The Ravens made a big splash in round one of the NFL draft last night, selecting Oklahoma wide receiver Marquise Brown with the 25th pick after trading back three spots. It represents the first time Baltimore has drafted a WR in the first round since 2015 and just the fourth time they’ve done so in franchise history.
“Hollywood” was the first receiver taken off the board and just the second player at the position selected in the first round, the other being N’Keal Harry. Some thought the Ravens would pounce on Cody Ford or Montez Sweat, who both surprisingly slipped into the 20’s.
However, they opted to address what might be their biggest need and got the player they wanted. What is the impact of the addition of Brown in the big-picture? Let’s break it down.
Winner: Lamar Jackson
This one is obvious. For months, we’ve been saying that giving Lamar Jackson weapons on offense was as high of a priority as any. By investing a first-round pick in a wide receiver, something the Ravens rarely do, it’s clear they’re committed to aiding Jackson’s development. Marquise Brown was the most electric playmaker available in the draft and his speed and route-running ability will make life much easier for Jackson. Him and “Hollywood” also appear to have a strong relationship off the field, as both players grew up in Broward County, Florida.
Winner: Greg Roman
The addition of Brown will also pay dividends for Greg Roman, whose taking over offensive coordinator duties for the first time in Baltimore. Dating back to his days as the OC for the San Francisco 49ers and Buffalo Bills, Roman’s offenses have rarely had receivers with as much speed as Brown possesses. “Hollywood” is a shiny new toy that Roman can do a lot of things with on offense. Brown can stretch the field, run shallow and intermediate routes, and bubble screens. He’s electric with the ball in his hands and thrives after the catch, skills that Roman can take advantage of.
Loser: Jordan Lasley & Jaleel Scott
The Ravens invested two mid-round picks on Jordan Lasley and Jaleel Scott in last year’s draft. Lasley was inactive for all 16 games last year and Scott was placed on injured reserve before the season began. John Harbaugh spoke highly of both receivers’ potential and upside just weeks ago, but with the addition of Brown, it’s hard to envision either wideout making an impact next year. The current depth chart would peg Lasley and Scott behind Brown, Willie Snead IV, Chris Moore, and Seth Roberts. Barring injuries to any of these guys, Lasley and Scott find figure to find themselves in a familiar place heading into the season: on the roster bubble.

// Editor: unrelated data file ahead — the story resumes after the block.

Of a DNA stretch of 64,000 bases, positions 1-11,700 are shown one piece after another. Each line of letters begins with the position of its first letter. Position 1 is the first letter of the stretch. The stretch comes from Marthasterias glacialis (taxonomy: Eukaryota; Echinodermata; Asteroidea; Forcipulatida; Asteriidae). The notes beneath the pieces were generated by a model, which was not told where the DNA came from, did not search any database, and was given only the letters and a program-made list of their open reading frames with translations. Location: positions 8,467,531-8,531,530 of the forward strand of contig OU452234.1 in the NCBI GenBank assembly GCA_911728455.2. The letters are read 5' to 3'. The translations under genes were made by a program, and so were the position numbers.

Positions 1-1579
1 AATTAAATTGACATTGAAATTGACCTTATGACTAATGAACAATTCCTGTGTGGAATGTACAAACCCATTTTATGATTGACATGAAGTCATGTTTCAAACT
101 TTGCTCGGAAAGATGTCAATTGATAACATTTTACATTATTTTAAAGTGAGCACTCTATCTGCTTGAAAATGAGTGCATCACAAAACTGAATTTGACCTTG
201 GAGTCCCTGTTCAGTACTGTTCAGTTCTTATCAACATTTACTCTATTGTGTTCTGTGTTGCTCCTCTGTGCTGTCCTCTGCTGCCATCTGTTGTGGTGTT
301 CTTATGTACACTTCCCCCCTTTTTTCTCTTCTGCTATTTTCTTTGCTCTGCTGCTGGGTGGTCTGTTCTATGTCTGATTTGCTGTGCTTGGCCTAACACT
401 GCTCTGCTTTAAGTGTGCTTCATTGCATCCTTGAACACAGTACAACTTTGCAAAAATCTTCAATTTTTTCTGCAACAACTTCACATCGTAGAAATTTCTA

Winner: Mark Ingram, Gus Edwards, & Kenneth Dixon
The Ravens stable of running backs also comes out as winners from the addition of Marquise Brown. Ingram, Edwards, and Dixon are players who thrive when running between-the-tackles. However, this is difficult to do when opposing defenses are simply stacking the box, which teams do when an offense lacks a credible passing attack. With Brown’s speed and playmaking on the outside, defenses will have to remain honest overtop. This will open up running lanes for Ingram and company, giving them more opportunities to find success on the ground.
Loser: Recent history
While Brown has a great chance to be successful in the NFL, the investment return on rwide receivers selected in the first-round of recent drafts is not pretty. D.J. Moore and Calvin Ridley had fine rookie seasons last year, but check out all the receivers selected in the first rounds between 2015-18: Amari Cooper, Kevin White, DeVante Parker, Nelson Agholor, Breshad Perriman, Phillip Dorsett, Corey Coleman, Will Fuller IV, Laquon Treadwell, Corey Davis, Mike Williams, and John Ross.
There’s a lot of names of here, most of which can be considered busts to this point with the exceptions of a few names. Of the 12 players listed above, only one, Amari Cooper, has materialized into a Pro Bowl-caliber receiver thus far. This isn’t to say “Hollywood” won’t himself, but the success of first-round wideouts has been spotty at best recently. Also working against him is the Ravens lack of success when drafting receivers. Baltimore has a dismal history of picking wideouts in the draft, most recently missing badly on Perriman in 2015. Here’s hoping Brown can buck the trend.